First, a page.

The sooner we recognize the character assassination of regret and its implications to destroy us, the better our chances of staying on the correct creative path of completing the mandate that God has entrusted us with. The first thing in recognizing regret is to recognize it for what it is— an attack. When someone approaches you, and they have that look in their eye like they are getting ready to knock your head off— what is your initial response or reaction? You either brace yourself and get ready to be hit, or you take a defensive posture so you can quickly respond with a counterattack. We have been equipped with God’s word to handle such attacks that happen in the spirit. The Bible is full of Scripture that helps us verbally counter-attack our enemy when he comes to bully us. One of my favorite verses is found in Isaiah:
“No weapon that is formed against you will prosper.” Isaiah 54:17 NASB
Another Scripture that smacks regret right between the eyes is found in the book of Romans:
“Therefore, there is now no condemnation for those who are in Christ Jesus.” Romans 8:1
When you give some thought to it, regret is similar to condemnation— Satan’s main weapon for accusation, damnation, and blame. He is in the business of passing judgment over past sins— and he does so by trying to bring them to the present. He has no authority to judge anyone. And whatever he’s trying to judge you for has been placed under the blood of Christ Jesus. Sometimes it amazes me that the dummy will even try— equally surprising is that Christians fall prey to the same old tactics every day. We have God’s word as a weapon, but we don’t use it. Why? One reason is that Christians don’t know enough word to be defensive or offensive against the attacks (Ouch and Amen). Another reason is that many times we go “rogue” on the devil and try to take him on by ourselves. Both are highly ineffective and secure a spot reserved in the hallowed halls of regret. We must take God’s word seriously by understanding what James mentioned in his letter to the early church:
“But prove yourselves doers of the word, and not merely hearers who delude themselves”. James 1:22 NASB
Hearing the word is only part of the process— doing what the word actually says validates your attentiveness and obedience to God and his word. You can’t have one or the other— it takes both to keep yourself fresh from mixture. I believe James gets this concept from Jesus’s parable of the sower found in the Gospels of Matthew, Mark, and Luke. The seeds that fell on rocky ground are the ones who, when they hear the word, immediately receive it with joy but they have no firm roots in themselves and are only temporary. They hear it— but there’s no follow-through.
The main thought is to not put yourself in a regrettable position. I have heard people say that “Regret is a necessary evil when you are successful at anything”. There is truth in that statement when you realize that you must move forward, with or without regret. Regret just becomes another part of the process in which the reward of a life in pursuit of God and His Kingdom outweighs regret from the very beginning.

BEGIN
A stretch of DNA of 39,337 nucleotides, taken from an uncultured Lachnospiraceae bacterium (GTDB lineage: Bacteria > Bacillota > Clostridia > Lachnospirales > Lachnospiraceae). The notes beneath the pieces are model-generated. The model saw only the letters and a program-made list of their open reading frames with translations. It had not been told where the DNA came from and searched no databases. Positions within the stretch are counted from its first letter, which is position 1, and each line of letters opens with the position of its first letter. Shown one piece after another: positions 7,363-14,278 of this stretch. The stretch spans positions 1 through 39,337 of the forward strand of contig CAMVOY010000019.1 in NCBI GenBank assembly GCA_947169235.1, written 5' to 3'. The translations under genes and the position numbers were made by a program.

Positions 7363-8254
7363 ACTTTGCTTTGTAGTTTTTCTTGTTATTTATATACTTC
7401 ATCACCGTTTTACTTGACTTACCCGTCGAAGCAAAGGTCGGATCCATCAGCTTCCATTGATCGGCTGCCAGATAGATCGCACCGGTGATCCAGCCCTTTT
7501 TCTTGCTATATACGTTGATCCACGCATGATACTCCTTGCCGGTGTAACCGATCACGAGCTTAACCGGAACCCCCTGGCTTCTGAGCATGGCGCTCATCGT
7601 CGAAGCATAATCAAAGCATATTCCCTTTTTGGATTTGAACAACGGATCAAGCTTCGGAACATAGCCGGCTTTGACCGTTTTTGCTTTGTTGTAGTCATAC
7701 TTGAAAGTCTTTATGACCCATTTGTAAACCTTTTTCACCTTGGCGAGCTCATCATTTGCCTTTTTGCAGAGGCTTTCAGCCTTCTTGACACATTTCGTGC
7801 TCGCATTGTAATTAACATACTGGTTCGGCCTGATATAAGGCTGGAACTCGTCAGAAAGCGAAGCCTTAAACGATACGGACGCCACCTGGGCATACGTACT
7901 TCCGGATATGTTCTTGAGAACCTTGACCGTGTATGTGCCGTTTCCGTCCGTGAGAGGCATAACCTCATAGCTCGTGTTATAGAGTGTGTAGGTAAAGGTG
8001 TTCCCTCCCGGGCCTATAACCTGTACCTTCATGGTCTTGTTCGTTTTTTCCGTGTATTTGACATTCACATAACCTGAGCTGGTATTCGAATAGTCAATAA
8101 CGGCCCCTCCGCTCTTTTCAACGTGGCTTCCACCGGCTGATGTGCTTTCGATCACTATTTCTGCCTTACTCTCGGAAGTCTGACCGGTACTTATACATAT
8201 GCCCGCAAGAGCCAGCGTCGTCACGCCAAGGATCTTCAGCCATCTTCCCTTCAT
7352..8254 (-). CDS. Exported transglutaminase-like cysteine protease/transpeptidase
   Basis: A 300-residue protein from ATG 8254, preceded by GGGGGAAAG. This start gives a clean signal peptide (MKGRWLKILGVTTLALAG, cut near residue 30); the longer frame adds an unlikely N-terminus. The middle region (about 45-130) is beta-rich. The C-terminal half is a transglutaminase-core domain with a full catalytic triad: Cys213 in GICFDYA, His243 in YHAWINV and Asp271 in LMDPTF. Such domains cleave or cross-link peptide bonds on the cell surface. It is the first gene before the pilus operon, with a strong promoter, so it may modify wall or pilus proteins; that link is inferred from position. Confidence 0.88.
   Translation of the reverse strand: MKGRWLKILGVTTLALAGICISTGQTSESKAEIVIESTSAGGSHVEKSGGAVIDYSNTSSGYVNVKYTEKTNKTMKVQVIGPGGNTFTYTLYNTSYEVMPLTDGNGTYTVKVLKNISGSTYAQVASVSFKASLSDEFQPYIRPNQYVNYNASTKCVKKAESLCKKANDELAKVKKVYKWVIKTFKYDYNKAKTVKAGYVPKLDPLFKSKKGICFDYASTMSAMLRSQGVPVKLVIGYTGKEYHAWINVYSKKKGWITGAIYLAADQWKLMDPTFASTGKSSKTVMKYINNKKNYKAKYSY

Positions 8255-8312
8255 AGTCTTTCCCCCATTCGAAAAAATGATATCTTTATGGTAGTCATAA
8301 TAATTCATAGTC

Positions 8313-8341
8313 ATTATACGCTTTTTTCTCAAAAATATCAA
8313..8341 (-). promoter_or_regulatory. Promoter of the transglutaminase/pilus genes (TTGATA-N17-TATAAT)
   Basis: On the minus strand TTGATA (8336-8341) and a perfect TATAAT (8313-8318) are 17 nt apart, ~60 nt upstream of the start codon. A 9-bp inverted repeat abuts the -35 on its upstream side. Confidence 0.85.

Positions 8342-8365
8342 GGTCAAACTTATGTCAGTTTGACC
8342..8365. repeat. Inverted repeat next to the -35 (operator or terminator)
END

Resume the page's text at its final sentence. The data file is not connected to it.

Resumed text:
Blessings and Be a Blessing!
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“Whilst some people inspire, others conspire.” ~Ernest Agyemang Yeboah, Ghanaian Writer
Faith is a conspiracy of epic proportions as per the world’s view if I were to be completely candor. After all, “Everyone loves a conspiracy” ~Dan Brown, The Da Vinci Code. Even those who are followers find themselves at times dwelling on the what if’s and the unexplained as to relegate its power to something other than Divine. The lack of faith leads to a fix; the necessity to fabricate the existence of your reality. The dangers to fabricating personal pseudo-faith is that it leads to sin and unbelief. Consider the words from the author of the book of Hebrews:
So we see that they (the children of Israel) were not able to enter because of their unbelief. ~Hebrews 3:19 NASB
Also look at this:
And He did not do many miracles there because of their unbelief. ~Matthew 13:58 NASB
Interesting enough, both Scriptures referenced are end-of-chapter verses, as if a cutoff, conclusion, or some kind of warning (There should’ve been a “Selah” tagged at the end of each verse to consider the ramifications of unbelief.). Both verses hinge on the the idea of unbelief in God. We know that “without faith, it is impossible to please God” (see Hebrews 11:6). So we as the stellar Christians that we are (sarcasm is free), strive to do everything we possibly can to make Him pleased and happy with us.
There are two ideologies that dictate the worlds view of a moral Christian dilemma of belief (or unbelief) in our current culture. They are:
The unbelief in any form of supernatural sovereign deity that cannot be seen
The belief that God exists but we don’t need Him
Sadly enough, church-going Christians actually fall into both categories ( see Maximum Faith/ George Barna). Dangerous levels of unbelief lead straight-way to conspiracy and double-mindedness. An adaptation of carnal ideas allows the mind to be intertwined with roots of bitterness and troubled hearts (Hebrews 12:15-paraphrased). It raises the question among possible converts:
“Is God just a myth”? and “Was Jesus just good conspiracy theory”?
Thought-provoking but obviously a waste of time given the fact that the truth is found in what the believer has felt and heard within their spirit-man, the genuine experience with the Lord.
Truth is believable because of the experience allowed by God’s mercy and grace. You can walk through life and experience many things, but until you’ve experienced the power of the Holy Spirit taking over the tri-unity of your existence ( body, soul, and spirit), you have nothing but merely short-lived expectations of what-could-be mixed with skepticism. The intuitiveness of searching for something more, that which seems unbelievable until otherwise convinced is the quest for God. But the quest isn’t that He merely exists, rather that of where to find Him because you know He exists.